17A022 Math, and Other Dangers by Jim Davies, 7/11/2017    


The "danger" is not to students, but to the established order that governs what they learn. Maybe the practice is not universal, but I was shocked to learn that in some schools which follow government curriculum "guidelines", algebra and geometry are not taught until the student is about 16 years old. That may not be coincidental.

In pre-history when I was a kid, I clearly recall being introduced to algebra when I was 9, and think that I had already been shown by then the key properties of triangles. So there's a seven year difference, between what was taught then in England, and what is taught now in America. How come?

Here's a possible reason: above all other subjects, mathematics trains the young mind in reasoning ability. Given A, prove that B or deduce the value of C. Geometry particularly presents the student with a premise, and invites him or her to figure out a conclusion. And that conclusion will be discovered to be accurate and unique; the proof, once developed, is absolute. So to every math puzzle there is one answer and it is found by logic. Opinions and shades of gray do not play any part; nor, of course, does dogma.

Rust has grown deep on my mathematical skills, so when I encountered the following recently it took me far too long to see how to solve it. Try it for yourself:

√(x+15) + √x = 15

That is, the square root of (x+15), plus the square root of x, equals 15; solve the equation for x.

I found the answer (x = 49) in about five minutes by cheating; I tried the 8 possible combinations of integers that add up to 15, to see which pair fits. But that's not the way; the question does not say the answer must be an integer, nor that it is unique; and in any case failing to discover an algebraic sequence of steps to solve the problem spoils the fun.

Eventually the answer came to me in the wee small hours (I prefer that to counting sheep) and half a dozen steps of elegant reasoning produces the absolute proof that x is certainly and exactly 49, and only 49.

How very different is all this from the way government likes us to think! It has no need for us to reason things out; it requires only that we obey. School is not for training youngsters how to think, but for teaching them what to think. So it is for all government schools and even for for-profit schools that follow government guidance - which means, pretty well all. So is the population dumbed down, made submissive, by successive doses of this treatment over 7 generations.

Mathematics is the tricky bit, for those government indoctrinators, for the very essence of math has to do with reason - mankind's primary distinguishing attribute; and since math cannot be wholly omitted from the curriculum it is postponed to an age by when a great deal of the indoctrination has already taken place. Meanwhile the victims are forced to pay for this destruction of their own intellectual ability, while the indoctrinators take credit for making sure even the poor receive a "good education." Y-u-c-k.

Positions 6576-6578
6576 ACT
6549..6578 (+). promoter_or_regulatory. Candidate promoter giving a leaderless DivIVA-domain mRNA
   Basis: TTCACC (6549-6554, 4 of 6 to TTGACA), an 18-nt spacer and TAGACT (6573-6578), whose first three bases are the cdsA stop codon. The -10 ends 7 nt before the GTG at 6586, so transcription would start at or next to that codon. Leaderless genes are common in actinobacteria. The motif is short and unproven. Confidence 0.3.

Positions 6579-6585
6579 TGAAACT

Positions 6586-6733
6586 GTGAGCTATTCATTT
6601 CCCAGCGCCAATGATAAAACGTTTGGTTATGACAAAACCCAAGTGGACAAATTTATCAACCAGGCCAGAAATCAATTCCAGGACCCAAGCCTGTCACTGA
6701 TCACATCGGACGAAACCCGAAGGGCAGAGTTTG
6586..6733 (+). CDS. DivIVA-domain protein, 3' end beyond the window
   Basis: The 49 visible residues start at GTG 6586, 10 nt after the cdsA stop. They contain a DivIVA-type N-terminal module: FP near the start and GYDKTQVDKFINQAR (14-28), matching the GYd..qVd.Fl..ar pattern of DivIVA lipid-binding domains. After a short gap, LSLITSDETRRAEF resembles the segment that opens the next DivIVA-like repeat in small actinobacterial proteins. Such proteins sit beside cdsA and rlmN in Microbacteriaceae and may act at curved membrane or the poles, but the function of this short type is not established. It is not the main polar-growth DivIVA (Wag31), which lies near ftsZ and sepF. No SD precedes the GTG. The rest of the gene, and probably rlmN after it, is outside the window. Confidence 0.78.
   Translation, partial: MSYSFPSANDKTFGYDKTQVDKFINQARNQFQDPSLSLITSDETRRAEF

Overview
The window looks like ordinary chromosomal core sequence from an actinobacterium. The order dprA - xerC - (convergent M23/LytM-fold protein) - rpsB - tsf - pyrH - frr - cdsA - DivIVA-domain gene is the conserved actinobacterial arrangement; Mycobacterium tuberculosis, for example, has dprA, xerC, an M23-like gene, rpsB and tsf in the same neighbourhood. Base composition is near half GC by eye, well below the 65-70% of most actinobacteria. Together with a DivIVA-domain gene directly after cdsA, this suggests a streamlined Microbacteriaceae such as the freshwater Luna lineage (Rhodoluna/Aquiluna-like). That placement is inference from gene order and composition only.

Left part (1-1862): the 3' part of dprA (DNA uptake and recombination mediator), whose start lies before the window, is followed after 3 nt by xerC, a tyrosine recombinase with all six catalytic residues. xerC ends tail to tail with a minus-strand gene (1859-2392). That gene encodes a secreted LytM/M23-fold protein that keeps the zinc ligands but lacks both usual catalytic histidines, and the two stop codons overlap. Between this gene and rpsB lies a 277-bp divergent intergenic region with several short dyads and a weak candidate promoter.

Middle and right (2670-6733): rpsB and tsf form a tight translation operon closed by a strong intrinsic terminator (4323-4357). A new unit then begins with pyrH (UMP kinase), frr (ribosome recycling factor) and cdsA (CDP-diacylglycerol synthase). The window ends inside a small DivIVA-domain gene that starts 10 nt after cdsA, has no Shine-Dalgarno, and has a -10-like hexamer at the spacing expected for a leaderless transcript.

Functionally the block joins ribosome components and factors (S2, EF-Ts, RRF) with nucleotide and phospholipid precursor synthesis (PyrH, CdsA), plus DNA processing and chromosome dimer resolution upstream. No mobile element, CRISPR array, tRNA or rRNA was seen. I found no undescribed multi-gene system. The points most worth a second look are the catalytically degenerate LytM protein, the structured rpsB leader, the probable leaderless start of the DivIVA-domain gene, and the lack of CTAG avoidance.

Though math is king in my opinion, there are some other subjects which, if taught, risk bringing the institution of government into ridicule or distrust. Traditionally schooling had to consist at least of the "Three Rs" and the first two are Reading and wRiting.

Reading, government indoctrinators can handle fairly easily; they just snow the student with a list of books that have been well vetted as suitable for a statist environment. The Scarlet Letter, to help undermine the idea that there is some source of independent morality other than the relativist version they promote; The Grapes of Wrath, to impress the child with the risks of independent farming and the need for Auntie to care for us all, and so on. George Orwell and Ayn Rand threw rocks into that smooth stream of indoctrination, but very cleverly even those works have been incorporated along with a narrative about what they "really" mean.

Writing has been shattered. In my schooldays we were positively encouraged to write essays, on all manner of subjects, and to structure them well and by all means represent a viewpoint. They were judged on how well the writing presented the case and persuaded. Today even the basic building-block of cursive handwriting has been scrapped, and the importance of correct spelling and grammar discounted; as can be confirmed by glancing at a string of comments on any public Internet forum. Coherent arguments are rare. What need, after all, have government-school graduates to express an independent view? Uncle will tell us all what to believe.

Close behind the 3Rs comes History, which has been very widely replaced by such vital subjects as sociology and feminism. History presented the indoctrinators with the problem that in any account of the actions of any government, each student can look at the facts and form a judgment about how well it performed; and facts about the effects of various policies can be brought in to support such analyses. That can be highly dangerous to promoters of the Doctrine of the Infallible State. Much better to focus on present-tense behavior, whose ultimate results lie in the future and so cannot be evaluated. Factual history presents abundant evidence of the utter, destructive folly of government policies all over the world, and a study of them might very well suggest to the student's mind that mankind would do much better without any. No wonder the curriculum moves the subject aside.

The urgent need is to remove government control of the curriculum, and such is the multi fanged grip it has fashioned over that in the last century and two thirds, I see no hope of that happening, short of the total elimination of government. Nothing less will do.

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